The Rectangular Survey System, also known as the Public Land Survey System (PLSS), Section Township Range System and Jeffersonian System, was originally proposed by U.S. President Thomas Jefferson and formalized by the Land Ordinance Act of 1785 and the Northwest Ordinance of 1787. The system became necessary as the United States rapidly expanded beyond the original thirteen colonies, incorporating new areas including the Northwest Territory.
The Rectangular Survey System divides land into quadrangles, townships and sections, using meridians (north-south lines) and baselines (east-west lines).
The federal system outlines 36 fixed points in the country from which separate surveys begin. An imaginary line north-south, the principal meridian, and a line east-west, the baseline, run through each point.
Range lines are situated parallel to the meridian and six miles apart, while township lines are parallel to the baseline and six miles apart. The intersection of the range lines and township lines create townships that are six miles square, or 36 square miles. A legal description of a township might state: Nebraska, Fourth Principal Meridian T6N, R4W, sec3 — meaning section 3 in the township located six townships north and four townships west of the Fourth Principal Meridian.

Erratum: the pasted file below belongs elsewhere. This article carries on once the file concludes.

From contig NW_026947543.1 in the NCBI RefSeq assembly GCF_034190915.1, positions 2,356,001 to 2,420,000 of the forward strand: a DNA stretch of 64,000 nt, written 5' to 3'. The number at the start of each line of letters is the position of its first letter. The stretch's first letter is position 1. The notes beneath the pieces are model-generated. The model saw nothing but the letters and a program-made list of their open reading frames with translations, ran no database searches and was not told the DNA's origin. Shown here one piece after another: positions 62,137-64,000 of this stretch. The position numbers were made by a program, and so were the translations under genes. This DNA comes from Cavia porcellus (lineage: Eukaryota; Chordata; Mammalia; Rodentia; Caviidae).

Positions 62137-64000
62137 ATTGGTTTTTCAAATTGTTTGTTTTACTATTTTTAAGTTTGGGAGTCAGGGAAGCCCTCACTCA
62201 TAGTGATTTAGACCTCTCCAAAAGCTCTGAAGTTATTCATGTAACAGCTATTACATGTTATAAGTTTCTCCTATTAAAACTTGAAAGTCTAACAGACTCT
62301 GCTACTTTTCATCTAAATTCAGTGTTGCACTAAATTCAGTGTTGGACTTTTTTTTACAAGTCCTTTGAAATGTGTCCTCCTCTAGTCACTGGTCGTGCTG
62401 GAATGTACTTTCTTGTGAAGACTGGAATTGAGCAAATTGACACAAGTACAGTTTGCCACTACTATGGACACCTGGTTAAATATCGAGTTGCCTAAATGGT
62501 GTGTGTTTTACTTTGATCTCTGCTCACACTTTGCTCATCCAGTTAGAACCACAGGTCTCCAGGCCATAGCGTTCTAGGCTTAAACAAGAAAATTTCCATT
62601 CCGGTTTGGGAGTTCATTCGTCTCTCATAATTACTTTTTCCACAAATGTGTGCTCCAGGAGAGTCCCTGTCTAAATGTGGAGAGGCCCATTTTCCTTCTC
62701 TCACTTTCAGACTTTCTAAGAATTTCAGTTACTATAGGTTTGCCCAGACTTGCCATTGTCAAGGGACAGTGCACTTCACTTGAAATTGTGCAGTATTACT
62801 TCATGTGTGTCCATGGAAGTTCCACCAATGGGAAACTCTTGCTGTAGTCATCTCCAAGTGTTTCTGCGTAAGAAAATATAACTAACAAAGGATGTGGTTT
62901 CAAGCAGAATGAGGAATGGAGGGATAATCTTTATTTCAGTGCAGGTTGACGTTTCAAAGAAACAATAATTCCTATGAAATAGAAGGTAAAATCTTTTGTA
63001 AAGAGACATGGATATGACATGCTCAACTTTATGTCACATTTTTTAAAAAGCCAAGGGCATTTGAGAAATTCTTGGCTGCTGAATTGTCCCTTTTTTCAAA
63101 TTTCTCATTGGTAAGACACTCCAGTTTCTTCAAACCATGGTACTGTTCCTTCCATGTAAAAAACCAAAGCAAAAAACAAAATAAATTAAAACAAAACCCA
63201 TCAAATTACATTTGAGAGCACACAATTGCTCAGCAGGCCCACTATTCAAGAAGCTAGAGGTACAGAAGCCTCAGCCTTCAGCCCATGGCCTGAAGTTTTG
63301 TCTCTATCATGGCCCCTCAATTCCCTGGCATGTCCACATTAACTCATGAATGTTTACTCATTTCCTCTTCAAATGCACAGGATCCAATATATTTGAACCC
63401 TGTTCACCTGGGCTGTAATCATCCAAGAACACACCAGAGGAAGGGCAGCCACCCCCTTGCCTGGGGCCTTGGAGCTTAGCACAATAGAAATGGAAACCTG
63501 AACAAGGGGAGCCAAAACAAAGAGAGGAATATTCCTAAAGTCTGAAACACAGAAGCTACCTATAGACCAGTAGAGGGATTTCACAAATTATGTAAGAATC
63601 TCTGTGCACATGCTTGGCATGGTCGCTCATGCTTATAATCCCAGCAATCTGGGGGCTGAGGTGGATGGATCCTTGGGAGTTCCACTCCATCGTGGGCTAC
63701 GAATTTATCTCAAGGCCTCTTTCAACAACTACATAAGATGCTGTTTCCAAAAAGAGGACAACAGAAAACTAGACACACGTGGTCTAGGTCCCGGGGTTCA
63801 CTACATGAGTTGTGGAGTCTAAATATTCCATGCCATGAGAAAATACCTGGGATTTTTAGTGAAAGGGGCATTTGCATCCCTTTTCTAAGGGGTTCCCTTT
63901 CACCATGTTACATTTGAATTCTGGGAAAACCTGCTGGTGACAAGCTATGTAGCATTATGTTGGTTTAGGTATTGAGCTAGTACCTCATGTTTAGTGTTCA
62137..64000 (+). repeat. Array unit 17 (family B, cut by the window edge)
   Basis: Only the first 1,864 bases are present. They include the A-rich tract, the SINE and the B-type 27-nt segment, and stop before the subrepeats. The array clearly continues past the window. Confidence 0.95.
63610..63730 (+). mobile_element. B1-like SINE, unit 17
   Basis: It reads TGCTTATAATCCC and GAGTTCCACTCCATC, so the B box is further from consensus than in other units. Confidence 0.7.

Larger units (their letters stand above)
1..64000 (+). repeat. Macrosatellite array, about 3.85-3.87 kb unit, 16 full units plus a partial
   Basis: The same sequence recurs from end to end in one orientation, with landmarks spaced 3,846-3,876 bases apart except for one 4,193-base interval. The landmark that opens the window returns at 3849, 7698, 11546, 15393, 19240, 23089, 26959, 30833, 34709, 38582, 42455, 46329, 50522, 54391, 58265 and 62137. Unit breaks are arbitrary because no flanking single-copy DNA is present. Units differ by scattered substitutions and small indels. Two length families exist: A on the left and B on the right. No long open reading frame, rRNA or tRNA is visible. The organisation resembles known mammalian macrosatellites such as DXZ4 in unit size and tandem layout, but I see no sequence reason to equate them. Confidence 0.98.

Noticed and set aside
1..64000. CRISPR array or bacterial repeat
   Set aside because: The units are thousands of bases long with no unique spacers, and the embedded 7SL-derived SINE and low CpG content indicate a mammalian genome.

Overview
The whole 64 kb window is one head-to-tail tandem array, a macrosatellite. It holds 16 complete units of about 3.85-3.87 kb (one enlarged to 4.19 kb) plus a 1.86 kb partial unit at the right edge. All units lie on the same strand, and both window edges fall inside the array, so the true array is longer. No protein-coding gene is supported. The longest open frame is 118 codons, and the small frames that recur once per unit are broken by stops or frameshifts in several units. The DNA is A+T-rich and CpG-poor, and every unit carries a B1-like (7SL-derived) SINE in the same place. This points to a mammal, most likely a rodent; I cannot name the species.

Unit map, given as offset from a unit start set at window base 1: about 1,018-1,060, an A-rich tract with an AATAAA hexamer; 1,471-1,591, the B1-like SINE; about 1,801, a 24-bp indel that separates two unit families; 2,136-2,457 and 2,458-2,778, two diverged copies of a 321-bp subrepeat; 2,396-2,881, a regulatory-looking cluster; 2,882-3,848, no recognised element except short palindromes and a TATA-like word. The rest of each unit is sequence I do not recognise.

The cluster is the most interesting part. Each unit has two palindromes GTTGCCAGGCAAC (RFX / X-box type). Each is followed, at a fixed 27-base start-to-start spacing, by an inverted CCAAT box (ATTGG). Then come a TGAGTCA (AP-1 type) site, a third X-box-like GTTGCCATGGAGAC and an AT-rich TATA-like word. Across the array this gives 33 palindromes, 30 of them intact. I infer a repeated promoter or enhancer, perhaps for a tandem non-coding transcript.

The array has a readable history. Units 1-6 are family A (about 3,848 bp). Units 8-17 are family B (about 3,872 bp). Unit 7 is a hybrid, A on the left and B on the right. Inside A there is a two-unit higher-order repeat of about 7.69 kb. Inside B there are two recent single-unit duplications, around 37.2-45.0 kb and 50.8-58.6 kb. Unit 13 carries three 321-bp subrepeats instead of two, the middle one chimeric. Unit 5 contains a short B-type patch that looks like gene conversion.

A township is divided into 36 sections. It is 640 acres large. Each section can be divided into quarters and/or halves, which can then be further divided. The location of a piece of land can be pinpointed by the numbering and directional system of this survey method based on its relative position to the principal meridian and baseline.
Experts mention the Rectangular Survey System’s ease of use as one of its advantages. Citing a section, township and range allows quickly identifying the location of a property inside a state within one square mile (640 acres).
States Using the Rectangular Survey System:
The Rectangular Survey System is used in 30 southern and western states.
Additional Uses of the Rectangular Survey System:
In Illinois, the Commonwealth Edison (ComEd) Utilities Company has been making use of PLSS information in order to map out a system of electrical microgrids, units that can connect and disconnect from the main electrical grid to enable operations in both grid-connected or island mode. This technology already has proven its worth in the aftermath of natural disasters such as the Tohuku earthquake in Fukushima, Japan, when – despite the tsunami and nuclear disaster that followed it – two small microgrids continued to provide service to customers, including a retirement home. Microgrids also kept the lights on for portions of university campuses in New York and New Jersey in the aftermath of Superstorm Sandy. Using the Rectangular Survey System, the utility divided its service territory into nearly 13,000 subsections. This process is used to determine which areas of the state would most benefit from the additional resiliency afforded by a microgrid system.